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Egidio Romualdo DUNI (1708 - 1775): "Trio Sonatas Op. 1"


rec: April 2018, Sammichele di Bari, Music Suite
Brilliant Classics - 96023 (© 2019) (48'20")
Liner-notes: E
Cover, track-list & booklet

Contradanza No. 1; Contradanza No. 3 Contraddanza No. 4; Minuè No. 18; Minuetto; Minuetto No. 2; Sonata in A, op. 1,1; Sonata in G, op. 1,2; Sonata in D, op. 1,3; Sonata in e minor, op. 1,4; Sonata in B flat, op. 1,5; Sonata in d minor, op. 1,6

Minuettiu and Contridanze, 1738; Sei Sonate a tre, op. 1, 1739

Natalia Bonello, Julia Ponzio, recorder, transverse flute; Piero Massa, violin; Mauro Squillante, mandolin; Marcello De Giuseppe, bassoon; Leonardo Massa, cello; Luca Tarantino, theorbo, guitar; Claudia Di Lorenzo, harpsichord

You may never have heard the name of Egidio Romualdo Duni. I hadn't either before this disc crossed my path. In 2016 Brilliant Classics released a recording of Les deux chasseurs et la laitière, one of many comedies from his pen. It may surprise that the title is in French, but that can be easily explained. In the late 1750s Duni settled in Paris, where in 1761 he was appointed director of the Comédie-Italienne. Duni had always been involved in musical theatre: his first opera was staged in Naples in 1735.

Naples is also the city where he received his musical education. After early successes with opera performances in Naples, Rome and Milan, he went to London, where he performed the English version of his opera Demofoonte. Interestingly, this was the last opera in which the famous castrato Farinelli appeared on the stage. When Duni fell ill, he decided to go to Leyden in the Netherlands, to see the famous physician Herman Boerhaave. He recovered and in 1738 matriculated at Leyden University. During his few years in the Netherlands he published the music which is the subject of the present disc.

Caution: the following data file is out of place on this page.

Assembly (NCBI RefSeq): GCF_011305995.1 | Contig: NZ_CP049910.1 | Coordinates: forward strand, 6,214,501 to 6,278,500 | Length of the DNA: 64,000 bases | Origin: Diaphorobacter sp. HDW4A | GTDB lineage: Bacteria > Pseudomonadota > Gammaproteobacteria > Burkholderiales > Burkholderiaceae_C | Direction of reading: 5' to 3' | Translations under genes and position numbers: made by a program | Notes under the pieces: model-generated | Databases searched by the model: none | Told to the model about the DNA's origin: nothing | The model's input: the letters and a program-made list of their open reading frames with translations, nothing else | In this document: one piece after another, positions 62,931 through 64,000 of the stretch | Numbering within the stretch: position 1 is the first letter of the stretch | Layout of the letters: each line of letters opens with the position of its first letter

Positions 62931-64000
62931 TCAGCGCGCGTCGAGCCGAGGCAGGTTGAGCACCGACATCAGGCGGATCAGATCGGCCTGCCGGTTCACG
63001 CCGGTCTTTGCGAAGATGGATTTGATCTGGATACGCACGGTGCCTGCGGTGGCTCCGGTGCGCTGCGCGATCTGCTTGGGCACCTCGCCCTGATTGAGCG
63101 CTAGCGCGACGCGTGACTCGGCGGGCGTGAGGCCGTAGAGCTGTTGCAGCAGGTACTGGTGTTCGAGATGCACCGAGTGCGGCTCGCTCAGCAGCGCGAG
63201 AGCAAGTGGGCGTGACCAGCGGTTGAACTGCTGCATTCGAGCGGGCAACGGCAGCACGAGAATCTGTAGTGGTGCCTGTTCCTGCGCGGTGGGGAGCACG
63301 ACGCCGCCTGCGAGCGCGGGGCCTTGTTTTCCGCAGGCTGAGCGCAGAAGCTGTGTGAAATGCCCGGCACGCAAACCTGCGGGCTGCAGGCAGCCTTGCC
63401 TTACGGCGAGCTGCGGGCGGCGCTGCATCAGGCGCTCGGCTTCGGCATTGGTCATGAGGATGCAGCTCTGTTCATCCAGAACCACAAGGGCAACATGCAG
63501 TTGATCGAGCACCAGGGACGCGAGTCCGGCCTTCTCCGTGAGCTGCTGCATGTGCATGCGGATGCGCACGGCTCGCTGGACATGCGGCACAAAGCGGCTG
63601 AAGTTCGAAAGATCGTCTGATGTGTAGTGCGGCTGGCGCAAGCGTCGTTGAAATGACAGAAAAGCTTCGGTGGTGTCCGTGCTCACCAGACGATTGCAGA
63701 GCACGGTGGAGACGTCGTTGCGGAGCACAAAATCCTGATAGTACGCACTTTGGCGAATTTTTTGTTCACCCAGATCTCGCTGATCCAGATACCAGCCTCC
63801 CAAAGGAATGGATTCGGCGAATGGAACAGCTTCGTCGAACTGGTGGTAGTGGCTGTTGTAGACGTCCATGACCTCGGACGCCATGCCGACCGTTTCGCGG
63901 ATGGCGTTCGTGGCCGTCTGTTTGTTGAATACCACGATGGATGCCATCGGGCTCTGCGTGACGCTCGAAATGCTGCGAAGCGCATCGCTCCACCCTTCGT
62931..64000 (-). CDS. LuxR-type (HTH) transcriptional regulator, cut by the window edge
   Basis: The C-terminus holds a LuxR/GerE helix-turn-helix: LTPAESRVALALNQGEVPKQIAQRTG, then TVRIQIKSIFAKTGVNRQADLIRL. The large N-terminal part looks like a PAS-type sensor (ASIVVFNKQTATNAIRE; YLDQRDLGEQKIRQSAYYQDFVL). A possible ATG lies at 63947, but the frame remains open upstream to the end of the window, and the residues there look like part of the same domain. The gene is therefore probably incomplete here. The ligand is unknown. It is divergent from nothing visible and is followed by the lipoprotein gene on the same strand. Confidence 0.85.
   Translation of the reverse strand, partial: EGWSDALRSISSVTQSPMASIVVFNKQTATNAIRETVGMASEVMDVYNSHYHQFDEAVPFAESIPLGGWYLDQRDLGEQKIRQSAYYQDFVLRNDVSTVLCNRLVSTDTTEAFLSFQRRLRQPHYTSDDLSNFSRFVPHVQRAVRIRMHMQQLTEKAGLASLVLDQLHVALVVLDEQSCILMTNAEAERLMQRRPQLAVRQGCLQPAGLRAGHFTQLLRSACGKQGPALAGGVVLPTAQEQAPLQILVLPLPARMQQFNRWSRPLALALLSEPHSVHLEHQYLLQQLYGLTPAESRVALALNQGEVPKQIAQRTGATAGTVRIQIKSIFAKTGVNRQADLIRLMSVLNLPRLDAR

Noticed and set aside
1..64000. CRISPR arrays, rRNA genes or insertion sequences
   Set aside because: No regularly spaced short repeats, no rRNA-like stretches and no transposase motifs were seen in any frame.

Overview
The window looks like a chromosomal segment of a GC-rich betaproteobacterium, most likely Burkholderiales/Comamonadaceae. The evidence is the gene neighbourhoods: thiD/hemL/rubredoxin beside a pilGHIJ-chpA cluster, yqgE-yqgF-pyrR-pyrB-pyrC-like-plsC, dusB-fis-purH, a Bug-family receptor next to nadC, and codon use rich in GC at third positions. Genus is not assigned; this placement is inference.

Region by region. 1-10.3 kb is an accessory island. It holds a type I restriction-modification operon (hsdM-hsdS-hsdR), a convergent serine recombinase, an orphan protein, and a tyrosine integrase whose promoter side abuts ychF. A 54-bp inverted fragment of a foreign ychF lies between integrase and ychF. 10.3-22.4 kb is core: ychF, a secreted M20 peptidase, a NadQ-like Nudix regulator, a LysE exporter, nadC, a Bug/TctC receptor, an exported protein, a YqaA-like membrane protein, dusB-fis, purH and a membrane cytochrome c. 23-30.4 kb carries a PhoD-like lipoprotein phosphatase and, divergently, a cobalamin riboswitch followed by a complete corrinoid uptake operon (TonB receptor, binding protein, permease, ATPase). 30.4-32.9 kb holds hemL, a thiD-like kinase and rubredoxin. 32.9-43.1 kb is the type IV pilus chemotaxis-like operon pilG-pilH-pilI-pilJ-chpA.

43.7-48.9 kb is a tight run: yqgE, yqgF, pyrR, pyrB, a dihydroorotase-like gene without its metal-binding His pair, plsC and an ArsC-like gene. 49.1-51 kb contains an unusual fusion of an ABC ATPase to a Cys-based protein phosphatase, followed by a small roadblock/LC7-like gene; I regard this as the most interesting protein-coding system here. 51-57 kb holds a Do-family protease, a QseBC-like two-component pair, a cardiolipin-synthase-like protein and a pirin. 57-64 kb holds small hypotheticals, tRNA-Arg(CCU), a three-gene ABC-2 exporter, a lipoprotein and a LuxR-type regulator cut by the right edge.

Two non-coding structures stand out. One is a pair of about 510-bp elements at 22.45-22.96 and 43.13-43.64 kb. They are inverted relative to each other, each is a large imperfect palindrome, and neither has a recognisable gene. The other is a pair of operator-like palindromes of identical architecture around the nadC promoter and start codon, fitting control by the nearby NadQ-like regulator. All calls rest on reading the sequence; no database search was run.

The set of six trio sonatas op. 1 was printed in Rotterdam, probably in 1739. They are scored for two violins, cello and basso continuo. In the recording by the DuniEnsemble, the violin plays a minor role. Most of the treble parts are performed on transverse flute and recorder. In some movements one of the upper parts is played on the mandolin, and in others each part is performed on two instruments. This seems rather odd. Chamber music was usually intended for amateurs, and the transverse flute and recorder were particularly popular in those circles. That was especially the case in the Netherlands, where music life was dominated by domestic playing, due to the lack of aristocratic courts. Even though the title page only refers to violins and cello, a performance on different instruments is legitimate. That said, the change of the line-up within a single sonata and in particular the performance of a single part on two instruments is highly questionable. The involvement of a mandolin seems rather arbitrary. It is a shame that the liner-notes don't discuss this aspect of performance practice.

The sonatas alternate with some pieces from the collection of Minuetti e contridanze, published in London in 1738. These are scored for treble and bass, and again here the upper parts are performed on two instruments. The liner-notes state that this practice "aims to reconstruct the colors of the folk dance of Northern Europe, thus demonstrating the great distance of these simple dance melodies from the italian three-part sonatas of the Rotterdam press." The bass part is played on the bassoon, not in the way of a basso continuo. The booklet fails to indicate whether the bass part is figured. One wonders why not more of these pieces have been included, considering the extremely short playing time.

As one may expect on the basis of the time this music was published and Duni's Neapolitan background, these pieces are written in the galant idiom. In the trio sonatas we find some passages with counterpoint, for instance in the fugues in the opening movements of the Sonatas No. 3 and No. 6. Otherwise, the two treble instruments mostly play in parallel motion, and there are even quite a number of passages where all the instruments play in unisono. Duni's oeuvre comprises almost exclusively vocal music, and in particular music for the theatre, and these two collections are his only contributions to the genre of instrumental music. From this one may conclude that he was not particularly interested in such music. He may well have explored the demand for instrumental pieces among amateurs in the Netherlands. These pieces are nice to listen to, but probably more fun to play. It would be an exaggeration to say that they are a substantial contribution to the chamber music repertoire. Maybe they would make a different impression in a performance of the original scoring for violins and cello.

That said, they are well played by the DuniEnsemble. And at budget price, you can hardly go wrong with this disc.

Johan van Veen (© 2019)

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